Customer Service Quandaries: Part One

Tina Haapala |

It’s become a tradition for me: I go to Dallas, stay at the same hotel, meet a group of folks at the same restaurant and get some work done. I’ve always enjoyed both establishments which, while not perfect, certainly have done well by me in the past. This last time, things changed.

The arrival at the hotel was fine. It was booked solid, so no upgrade. No problem; I expected it. I settled into the room to do some training, work on spreadsheets, and to write (no, business trips aren’t like they look in the commercials). The next day, I left for my late-lunch/early dinner meeting.

Arriving at Pappadeaux, I received a text.  The babysitter was delayed so one couple would be late. The rest of my party was on-time so I went to get our table. The hostess said they could not seat any of us until all of our party was present. Before we jump to conclusions, realize that in the past, I had been warned that we would not be seated as a partial party, so while off-putting, this was not surprising. I had assumed this rule was there so that they didn’t waste a big table on a small party, having to turn away others in the process. That would be perfectly reasonable.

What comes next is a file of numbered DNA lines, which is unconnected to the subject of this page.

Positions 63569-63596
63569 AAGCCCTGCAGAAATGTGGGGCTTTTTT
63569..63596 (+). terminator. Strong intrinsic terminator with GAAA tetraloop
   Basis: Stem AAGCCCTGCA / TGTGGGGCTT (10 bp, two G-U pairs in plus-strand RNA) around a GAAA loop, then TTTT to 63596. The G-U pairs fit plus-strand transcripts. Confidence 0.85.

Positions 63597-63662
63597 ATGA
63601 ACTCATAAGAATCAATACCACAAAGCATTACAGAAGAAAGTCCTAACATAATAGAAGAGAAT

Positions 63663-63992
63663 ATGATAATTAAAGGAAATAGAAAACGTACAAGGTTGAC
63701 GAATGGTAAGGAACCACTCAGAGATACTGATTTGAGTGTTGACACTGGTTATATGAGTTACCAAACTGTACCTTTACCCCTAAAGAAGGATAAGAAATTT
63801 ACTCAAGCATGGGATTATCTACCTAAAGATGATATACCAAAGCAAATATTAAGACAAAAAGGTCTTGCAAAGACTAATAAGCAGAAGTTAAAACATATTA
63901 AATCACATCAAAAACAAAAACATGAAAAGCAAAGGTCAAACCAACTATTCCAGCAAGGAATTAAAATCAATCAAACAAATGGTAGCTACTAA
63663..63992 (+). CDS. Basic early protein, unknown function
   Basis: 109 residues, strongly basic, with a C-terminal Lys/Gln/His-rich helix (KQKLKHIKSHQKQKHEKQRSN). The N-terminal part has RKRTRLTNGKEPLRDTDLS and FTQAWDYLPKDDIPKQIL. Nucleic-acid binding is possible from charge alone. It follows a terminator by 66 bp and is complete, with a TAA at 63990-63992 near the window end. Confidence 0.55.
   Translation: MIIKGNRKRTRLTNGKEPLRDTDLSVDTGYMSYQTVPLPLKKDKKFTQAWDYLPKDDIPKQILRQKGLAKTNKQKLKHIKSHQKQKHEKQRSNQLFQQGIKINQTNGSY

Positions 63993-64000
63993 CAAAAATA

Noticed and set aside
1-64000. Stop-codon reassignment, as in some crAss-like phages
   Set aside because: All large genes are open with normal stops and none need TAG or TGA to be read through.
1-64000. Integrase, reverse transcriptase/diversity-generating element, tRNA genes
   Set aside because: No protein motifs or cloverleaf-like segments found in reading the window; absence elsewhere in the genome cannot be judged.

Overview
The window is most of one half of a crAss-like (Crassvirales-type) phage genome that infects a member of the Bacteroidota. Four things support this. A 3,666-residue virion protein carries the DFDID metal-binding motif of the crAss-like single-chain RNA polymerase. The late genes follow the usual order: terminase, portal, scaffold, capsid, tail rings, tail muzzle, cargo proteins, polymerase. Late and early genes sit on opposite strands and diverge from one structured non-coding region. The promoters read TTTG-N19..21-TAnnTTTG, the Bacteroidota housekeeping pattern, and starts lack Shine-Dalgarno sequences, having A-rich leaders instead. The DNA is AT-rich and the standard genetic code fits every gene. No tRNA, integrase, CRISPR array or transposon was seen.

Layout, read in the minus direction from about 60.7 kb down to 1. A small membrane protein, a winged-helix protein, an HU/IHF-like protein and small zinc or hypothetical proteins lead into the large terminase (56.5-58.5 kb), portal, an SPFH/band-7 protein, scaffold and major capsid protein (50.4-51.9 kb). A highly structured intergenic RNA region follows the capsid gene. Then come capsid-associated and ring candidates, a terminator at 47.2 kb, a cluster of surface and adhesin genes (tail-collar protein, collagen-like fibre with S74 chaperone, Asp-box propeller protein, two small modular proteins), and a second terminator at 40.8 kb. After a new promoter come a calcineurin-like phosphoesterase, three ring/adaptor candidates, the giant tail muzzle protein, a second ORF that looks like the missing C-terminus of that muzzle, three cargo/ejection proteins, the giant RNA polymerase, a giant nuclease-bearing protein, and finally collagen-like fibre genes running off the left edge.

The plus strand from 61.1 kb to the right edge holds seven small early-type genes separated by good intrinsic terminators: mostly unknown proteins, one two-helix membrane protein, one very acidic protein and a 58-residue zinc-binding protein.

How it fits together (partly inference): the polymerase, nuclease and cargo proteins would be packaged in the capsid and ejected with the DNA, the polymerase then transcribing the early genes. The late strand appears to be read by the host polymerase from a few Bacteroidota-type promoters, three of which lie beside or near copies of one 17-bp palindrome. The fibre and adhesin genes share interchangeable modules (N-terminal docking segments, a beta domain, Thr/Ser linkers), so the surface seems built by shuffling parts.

On this night, however, it was rather obvious that they were not full. Looking upside-down at their reservation list it was clear they wouldn’t be crowded later on either. So I asked if they would make an exception. I had people present who wanted to begin with some appetizers and drinks (a win for the restaurant, as these are typically high-profit margin items) while we waited on the rest of our party who were now on their way.

While wary, they agreed to ask the manager. Off one of them went to talk to someone about the problem. I asked the remaining hostess how long they would hold the table, as it would be another 20 minutes until the rest of my party arrived. She told me that holding the table was not a problem at all. They had plenty of room that night. By then the other hostess had returned to inform me that the manager would not waive the rule.

I’m sure that I got a little terse at that point. “Let me get this right,” I said, “You have a table open, one that you will not need to use whether I sit at it or not. I am here with people who want to spend money to buy food and drink while we wait on our friends to arrive, and yet you will not seat us until everyone is here?”

The hostess replied, “Yes, that is correct.” About 10 feet away, the manager was looking on, but he did not make a move my way. It seemed as though he did not want to speak to me directly.

Come back next week to see what happened.

This article was published under the title "A traveler's customer service experience"

in the Wichita Falls Times Record News on July 6, 2014.